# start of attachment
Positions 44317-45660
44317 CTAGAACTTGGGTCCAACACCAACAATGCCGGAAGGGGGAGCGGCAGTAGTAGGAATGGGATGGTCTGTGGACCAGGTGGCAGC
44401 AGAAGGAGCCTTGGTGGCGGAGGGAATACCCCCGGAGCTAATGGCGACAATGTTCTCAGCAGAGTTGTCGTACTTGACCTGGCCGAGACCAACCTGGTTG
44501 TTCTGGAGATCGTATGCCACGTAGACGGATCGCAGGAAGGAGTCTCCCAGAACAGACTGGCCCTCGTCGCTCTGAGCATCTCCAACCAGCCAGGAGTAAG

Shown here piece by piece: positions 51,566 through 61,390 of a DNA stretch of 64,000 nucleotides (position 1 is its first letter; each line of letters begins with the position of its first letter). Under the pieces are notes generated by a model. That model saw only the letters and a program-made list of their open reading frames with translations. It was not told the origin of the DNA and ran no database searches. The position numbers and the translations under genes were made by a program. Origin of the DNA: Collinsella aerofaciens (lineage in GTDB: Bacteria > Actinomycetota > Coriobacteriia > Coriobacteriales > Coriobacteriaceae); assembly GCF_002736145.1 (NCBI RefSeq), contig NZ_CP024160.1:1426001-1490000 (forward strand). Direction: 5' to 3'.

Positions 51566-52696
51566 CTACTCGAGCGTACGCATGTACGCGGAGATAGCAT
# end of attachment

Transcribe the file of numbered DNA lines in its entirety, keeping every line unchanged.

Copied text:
Positions 44317-45660
44317 CTAGAACTTGGGTCCAACACCAACAATGCCGGAAGGGGGAGCGGCAGTAGTAGGAATGGGATGGTCTGTGGACCAGGTGGCAGC
44401 AGAAGGAGCCTTGGTGGCGGAGGGAATACCCCCGGAGCTAATGGCGACAATGTTCTCAGCAGAGTTGTCGTACTTGACCTGGCCGAGACCAACCTGGTTG
44501 TTCTGGAGATCGTATGCCACGTAGACGGATCGCAGGAAGGAGTCTCCCAGAACAGACTGGCCCTCGTCGCTCTGAGCATCTCCAACCAGCCAGGAGTAAG

Shown here piece by piece: positions 51,566 through 61,390 of a DNA stretch of 64,000 nucleotides (position 1 is its first letter; each line of letters begins with the position of its first letter). Under the pieces are notes generated by a model. That model saw only the letters and a program-made list of their open reading frames with translations. It was not told the origin of the DNA and ran no database searches. The position numbers and the translations under genes were made by a program. Origin of the DNA: Collinsella aerofaciens (lineage in GTDB: Bacteria > Actinomycetota > Coriobacteriia > Coriobacteriales > Coriobacteriaceae); assembly GCF_002736145.1 (NCBI RefSeq), contig NZ_CP024160.1:1426001-1490000 (forward strand). Direction: 5' to 3'.

Positions 51566-52696
51566 CTACTCGAGCGTACGCATGTACGCGGAGATAGCAT